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Criminal Justice Reform Bill: Effects on Theft Offenses
On April 13, 2018, Massachusetts Governor Charlie Baker signed into law a new bill that made a number of important changes to the Massachusetts Criminal Justice System. The Attorneys at Coughlin Law Group paid close attention in order to best serve our clients. Some of these changes relate to larceny and theft offenses. If you are charged with a theft offense, contact an experienced criminal defense attorney in Massachusetts.
New Threshold Amounts for Felonies
The most significant change in the new law relates to the dollar amounts that are required for a theft offense to be a felony charge. In the past, once the value of stolen property exceeded $250, the theft crime was categorized as a felony. Under the new law, the value of the property must exceed $1,200 for a larceny charge to be considered a felony. Similarly, the threshold amount for a charge of receipt of stolen property to be a felony has also increased from $250 to $1,200.
Additionally, the value of stolen property from a retailer for a theft to qualify as shoplifting has increased from $100 to $250. To navigate the changing requirements of crimes related to theft offenses, you should contact a Massachusetts criminal defense attorney today.
Arrests without a Warrant
An additional change in the law now allows law enforcement officers to make an arrest for larceny crimes without a warrant if the stolen property exceeds $250, as long as they have probable cause to believe a crime was committed. As such, it is now easier for a police officer to arrest someone for a suspected theft, without requiring a magistrate to issue an arrest warrant. If you were arrested for a larceny crime, you should contact a criminal defense attorney as soon as possible to discuss the potential outcomes, and obtain representation.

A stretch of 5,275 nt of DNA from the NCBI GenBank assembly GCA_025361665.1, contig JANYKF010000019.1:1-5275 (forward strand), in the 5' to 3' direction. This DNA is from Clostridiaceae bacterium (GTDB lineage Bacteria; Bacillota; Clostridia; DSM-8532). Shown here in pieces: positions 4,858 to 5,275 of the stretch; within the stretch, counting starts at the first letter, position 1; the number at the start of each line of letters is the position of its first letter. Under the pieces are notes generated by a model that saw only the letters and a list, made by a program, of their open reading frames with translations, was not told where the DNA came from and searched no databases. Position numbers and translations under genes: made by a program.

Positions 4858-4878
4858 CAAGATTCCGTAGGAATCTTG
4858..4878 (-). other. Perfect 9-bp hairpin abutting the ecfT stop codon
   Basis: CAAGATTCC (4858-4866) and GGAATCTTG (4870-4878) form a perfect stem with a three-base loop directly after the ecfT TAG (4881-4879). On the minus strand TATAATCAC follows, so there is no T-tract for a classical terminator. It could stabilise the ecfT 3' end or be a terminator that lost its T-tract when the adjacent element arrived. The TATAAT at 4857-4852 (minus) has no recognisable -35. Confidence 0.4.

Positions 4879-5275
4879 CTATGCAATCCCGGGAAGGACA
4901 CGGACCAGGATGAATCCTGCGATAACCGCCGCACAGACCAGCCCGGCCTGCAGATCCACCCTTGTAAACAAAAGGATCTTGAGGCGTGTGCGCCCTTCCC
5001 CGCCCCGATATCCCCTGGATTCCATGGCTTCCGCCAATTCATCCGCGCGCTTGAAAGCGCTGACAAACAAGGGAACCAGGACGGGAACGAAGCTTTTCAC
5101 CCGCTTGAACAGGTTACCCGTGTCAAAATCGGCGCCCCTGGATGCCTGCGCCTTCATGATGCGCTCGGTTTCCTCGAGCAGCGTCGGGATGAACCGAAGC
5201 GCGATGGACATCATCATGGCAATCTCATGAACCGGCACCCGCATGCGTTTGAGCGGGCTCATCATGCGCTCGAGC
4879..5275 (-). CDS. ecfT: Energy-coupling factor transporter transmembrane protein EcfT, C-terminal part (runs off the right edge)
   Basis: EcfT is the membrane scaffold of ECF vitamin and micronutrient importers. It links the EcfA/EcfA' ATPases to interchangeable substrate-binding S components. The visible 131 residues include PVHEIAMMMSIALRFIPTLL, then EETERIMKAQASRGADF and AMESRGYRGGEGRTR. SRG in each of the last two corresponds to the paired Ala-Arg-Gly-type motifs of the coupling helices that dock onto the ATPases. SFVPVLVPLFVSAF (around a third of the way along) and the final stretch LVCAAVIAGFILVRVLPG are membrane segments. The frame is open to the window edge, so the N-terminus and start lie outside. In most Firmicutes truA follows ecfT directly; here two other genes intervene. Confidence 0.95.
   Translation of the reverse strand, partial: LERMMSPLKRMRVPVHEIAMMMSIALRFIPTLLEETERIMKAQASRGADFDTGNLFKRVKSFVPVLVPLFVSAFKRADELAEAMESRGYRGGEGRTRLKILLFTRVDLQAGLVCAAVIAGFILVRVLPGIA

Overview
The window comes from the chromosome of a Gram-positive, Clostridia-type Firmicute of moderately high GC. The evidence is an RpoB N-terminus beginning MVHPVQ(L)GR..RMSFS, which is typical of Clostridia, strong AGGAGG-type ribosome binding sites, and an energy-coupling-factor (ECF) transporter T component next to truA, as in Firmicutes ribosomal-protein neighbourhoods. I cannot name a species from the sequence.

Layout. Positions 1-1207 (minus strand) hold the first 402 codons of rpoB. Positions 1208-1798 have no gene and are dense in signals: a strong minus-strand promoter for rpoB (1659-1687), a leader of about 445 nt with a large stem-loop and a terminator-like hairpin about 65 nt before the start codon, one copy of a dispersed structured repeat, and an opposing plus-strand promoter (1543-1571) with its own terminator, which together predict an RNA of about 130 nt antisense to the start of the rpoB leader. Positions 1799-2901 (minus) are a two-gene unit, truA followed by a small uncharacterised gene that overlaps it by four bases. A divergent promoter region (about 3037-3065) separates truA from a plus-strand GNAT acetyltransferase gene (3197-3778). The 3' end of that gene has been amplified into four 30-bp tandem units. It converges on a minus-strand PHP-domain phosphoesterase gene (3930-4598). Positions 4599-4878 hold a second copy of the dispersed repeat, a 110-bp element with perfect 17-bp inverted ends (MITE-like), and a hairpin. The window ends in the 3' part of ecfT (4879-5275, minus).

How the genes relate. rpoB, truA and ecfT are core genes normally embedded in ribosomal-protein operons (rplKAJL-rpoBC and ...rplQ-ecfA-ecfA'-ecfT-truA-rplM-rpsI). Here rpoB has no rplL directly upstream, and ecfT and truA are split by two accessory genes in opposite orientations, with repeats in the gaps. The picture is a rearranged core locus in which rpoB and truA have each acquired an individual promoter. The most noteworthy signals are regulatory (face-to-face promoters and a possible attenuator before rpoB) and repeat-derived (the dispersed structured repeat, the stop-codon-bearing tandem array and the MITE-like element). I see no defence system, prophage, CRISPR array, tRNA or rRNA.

Credit Card and Identity Theft
The laws relating to credit card and identity theft have changed dramatically under the Criminal Justice Reform Bill. To begin with, the definition of a credit card has expanded to include not only the physical card, but all of its related information.
As with other larceny charges, the threshold amount for a charge of credit card misuse or fraud to be felony has been raised from $250 to $1,200.
Additionally, if one is convicted of credit card misuse, they can be fined up to $2,500, a drastic increase from the previous maximum amount of $500. Even more drastic is that the fine for credit fraud, previously capped at $2,000, is now be up to $10,000. The use of specialized tools to steal a person’s identity can result in a fine of up to $5,000 and up to two and a half years in prison. These are serious consequences, so it is important to speak with a criminal defense attorney immediately if you are accused of credit card theft.